So, you have a site, you’ve built content for it and published several articles. Things are going smoothly right? That’s great. Maybe, during your posting career, you’ve noticed options for changing posting dates and times, making posts private, public, even keeping them as drafts, etc. Why would all these options be in here? At some point, someone, somewhere had a use for them.
In the world of building traffic and getting followers, consistency is key! Scheduling WordPress Posts gives you great flexibility when it comes running your website. We’re going to take a look at why you would want to schedule your posts, how to actually do it and additional things to consider when you do. Let’s dig in…
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There are many reasons you might want to schedule WordPress posts. They can vary from personal reasons to making sure you meet certain goals or thresholds. Let’s take a look at my three top reasons:
I’m sure there are many more reasons to use scheduling, but I think you get the idea from the three listed above.
Scheduling posts is actually pretty easy in WordPress. Basically, all you need to do is compose your articles, format them as you see fit, add your other design elements (images, videos, embedded media, etc.) and save them as a Draft within WordPress.
If you’re a Wealthy Affiliate member and you use the SiteContent tool (as I do), go ahead and create your posts but, as you publish them, you’ll need to take the extra step of logging into your site’s back end and changing the post’s status from Published to Draft, as the SiteContent tool publishes immediately (maybe I’ll ask Kyle and Carson to add a “Publish as Draft Option”).
So now you have one or more posts, on your WordPress back end but not published and visible on your site. Great. Now we can actually schedule it/them:
That’s it, your post has been scheduled for whatever date and time you selected. If you made a mistake, or change your mind, you can go back into the post and edit the date/time again. I did test out the Bulk Actions menu option, when looking at the Posts > All Posts list, but the only options you can change there are the post’s status. You can’t schedule several at once.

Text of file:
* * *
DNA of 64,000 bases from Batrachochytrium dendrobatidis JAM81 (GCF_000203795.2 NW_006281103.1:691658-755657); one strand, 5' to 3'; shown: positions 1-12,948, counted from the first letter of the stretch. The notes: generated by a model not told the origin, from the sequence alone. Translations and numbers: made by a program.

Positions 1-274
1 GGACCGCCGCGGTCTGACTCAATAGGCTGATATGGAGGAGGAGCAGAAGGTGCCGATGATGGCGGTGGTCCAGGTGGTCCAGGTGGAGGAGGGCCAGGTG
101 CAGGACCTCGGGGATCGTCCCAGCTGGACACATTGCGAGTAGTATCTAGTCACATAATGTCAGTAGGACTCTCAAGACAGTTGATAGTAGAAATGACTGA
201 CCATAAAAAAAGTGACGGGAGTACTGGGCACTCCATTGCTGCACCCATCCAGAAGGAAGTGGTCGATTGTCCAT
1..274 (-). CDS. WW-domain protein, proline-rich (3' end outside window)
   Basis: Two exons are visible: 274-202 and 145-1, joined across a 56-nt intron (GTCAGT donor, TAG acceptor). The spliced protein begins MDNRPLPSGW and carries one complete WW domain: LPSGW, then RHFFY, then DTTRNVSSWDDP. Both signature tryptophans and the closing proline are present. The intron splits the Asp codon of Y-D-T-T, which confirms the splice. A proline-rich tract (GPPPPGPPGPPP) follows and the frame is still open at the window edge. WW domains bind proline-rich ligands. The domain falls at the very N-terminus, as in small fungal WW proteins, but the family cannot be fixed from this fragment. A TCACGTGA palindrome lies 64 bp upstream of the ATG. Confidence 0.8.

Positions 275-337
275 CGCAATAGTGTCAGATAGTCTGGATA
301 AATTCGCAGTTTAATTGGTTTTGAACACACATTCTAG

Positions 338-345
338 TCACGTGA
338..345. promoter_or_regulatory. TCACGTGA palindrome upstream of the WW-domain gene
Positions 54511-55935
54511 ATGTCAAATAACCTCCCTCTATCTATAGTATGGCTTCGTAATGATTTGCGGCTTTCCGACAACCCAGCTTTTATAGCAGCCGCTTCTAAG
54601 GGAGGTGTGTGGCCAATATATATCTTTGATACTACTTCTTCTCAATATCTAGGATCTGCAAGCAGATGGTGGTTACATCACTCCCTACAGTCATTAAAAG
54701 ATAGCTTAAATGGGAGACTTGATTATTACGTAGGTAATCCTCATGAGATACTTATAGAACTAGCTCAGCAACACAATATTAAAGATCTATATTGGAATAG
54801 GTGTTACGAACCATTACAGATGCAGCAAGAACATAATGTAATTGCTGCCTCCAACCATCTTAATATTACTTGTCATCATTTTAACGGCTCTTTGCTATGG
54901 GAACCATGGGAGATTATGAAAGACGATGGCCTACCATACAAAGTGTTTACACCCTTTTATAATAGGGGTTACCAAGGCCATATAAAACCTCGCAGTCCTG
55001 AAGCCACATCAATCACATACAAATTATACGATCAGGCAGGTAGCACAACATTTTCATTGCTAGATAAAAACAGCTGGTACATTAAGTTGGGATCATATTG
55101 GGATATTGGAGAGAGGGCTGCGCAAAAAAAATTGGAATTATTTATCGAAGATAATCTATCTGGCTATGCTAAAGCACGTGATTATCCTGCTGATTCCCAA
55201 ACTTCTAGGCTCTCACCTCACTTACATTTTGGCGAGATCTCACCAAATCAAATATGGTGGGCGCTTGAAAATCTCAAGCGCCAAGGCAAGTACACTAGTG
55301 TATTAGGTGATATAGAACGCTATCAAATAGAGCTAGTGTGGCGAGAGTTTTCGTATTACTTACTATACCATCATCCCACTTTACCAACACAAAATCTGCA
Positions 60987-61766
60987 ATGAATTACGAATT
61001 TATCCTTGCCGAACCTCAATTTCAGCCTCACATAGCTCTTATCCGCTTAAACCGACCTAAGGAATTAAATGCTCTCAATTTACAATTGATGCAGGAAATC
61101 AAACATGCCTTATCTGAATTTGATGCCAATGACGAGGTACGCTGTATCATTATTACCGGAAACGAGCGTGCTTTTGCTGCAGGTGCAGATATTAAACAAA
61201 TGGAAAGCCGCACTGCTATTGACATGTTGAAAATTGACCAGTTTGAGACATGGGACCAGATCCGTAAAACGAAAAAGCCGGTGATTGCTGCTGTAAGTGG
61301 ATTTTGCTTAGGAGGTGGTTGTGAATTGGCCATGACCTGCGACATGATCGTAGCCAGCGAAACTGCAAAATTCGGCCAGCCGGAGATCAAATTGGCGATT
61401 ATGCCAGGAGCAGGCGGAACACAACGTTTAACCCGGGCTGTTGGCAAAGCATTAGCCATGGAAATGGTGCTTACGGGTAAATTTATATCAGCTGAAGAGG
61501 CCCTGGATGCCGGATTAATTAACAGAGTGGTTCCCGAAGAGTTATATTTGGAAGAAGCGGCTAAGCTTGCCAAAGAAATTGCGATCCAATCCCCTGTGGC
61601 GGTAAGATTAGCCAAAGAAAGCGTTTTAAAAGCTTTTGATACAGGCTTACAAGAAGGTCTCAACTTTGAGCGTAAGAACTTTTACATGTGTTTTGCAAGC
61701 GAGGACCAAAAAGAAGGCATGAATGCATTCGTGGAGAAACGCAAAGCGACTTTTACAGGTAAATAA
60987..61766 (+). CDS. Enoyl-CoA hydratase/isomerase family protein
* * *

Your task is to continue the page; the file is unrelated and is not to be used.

I’ve pretty much covered the how-to’s in this video:
On a side-note, you this all applies to Pages as well. I’m not sure why you’d want to schedule a page, but you can. Maybe you’re coming out with a new section for your site and you’re wanting it to all go live at once. I can see that as a possible reason for scheduling pages too.
There are a couple of things to consider when thinking about scheduling posts:
There may be other things to consider but these are the two that really stick in my mind. You have to have the content ready (scheduling a post won’t help if you get into an accident if you don’t have the post ready to go) and you need to make sure that the scheduled post will actually get posted. Everything else can be addressed, after the fact.
To build that traffic and keep your visitors coming back for more, you need to publish consistently. Not only in content, style and design but also on a timely basis. Figure out a schedule that makes sense for you. I publish two posts per week on my drone site and three posts per week on this affiliate marketing site. As such, my readers know that they can come back in a couple of days and be greeted with new content.
Not only will this increase your return visitor statistics but it will show the search engines that new content is being delivered on a regular basis and that will help to increase your rankings with them. This is where, writing extra articles and scheduling them can really help out.
I hope this post has helped you in some way. At the very least, I hope you can see how having a spare article or two on-hand can really help out in a tight situation. Remember, consistency is key to increasing and maintaining your traffic volume. Scheduling WordPress posts can go a long way toward reaching your goals.
One thing I’m actually working towards, is getting ahead of the posting cycle. By this I mean I want to get to the point where I’m not writing a post for that day but, rather, maybe for next week or next month because I already have today’s written and scheduled. It will reduce my stress level, as I won’t have to worry about making my goal/deadline and won’t feel rushed to get something out, which will allow me to produce even higher quality posts.
If you’re looking for the right platform to not only learn how to become a success online but also provide you the tools and support to do so, check out my review of Wealthy Affiliate. You won’t be disappointed.
Do you have experience scheduling WordPress posts? Are you planning to start? Is there a tip in this article that you particularly liked? Better yet, is there a tip you have that should be added to this article? Have you run into trouble with post scheduling? Please let me know by commenting below.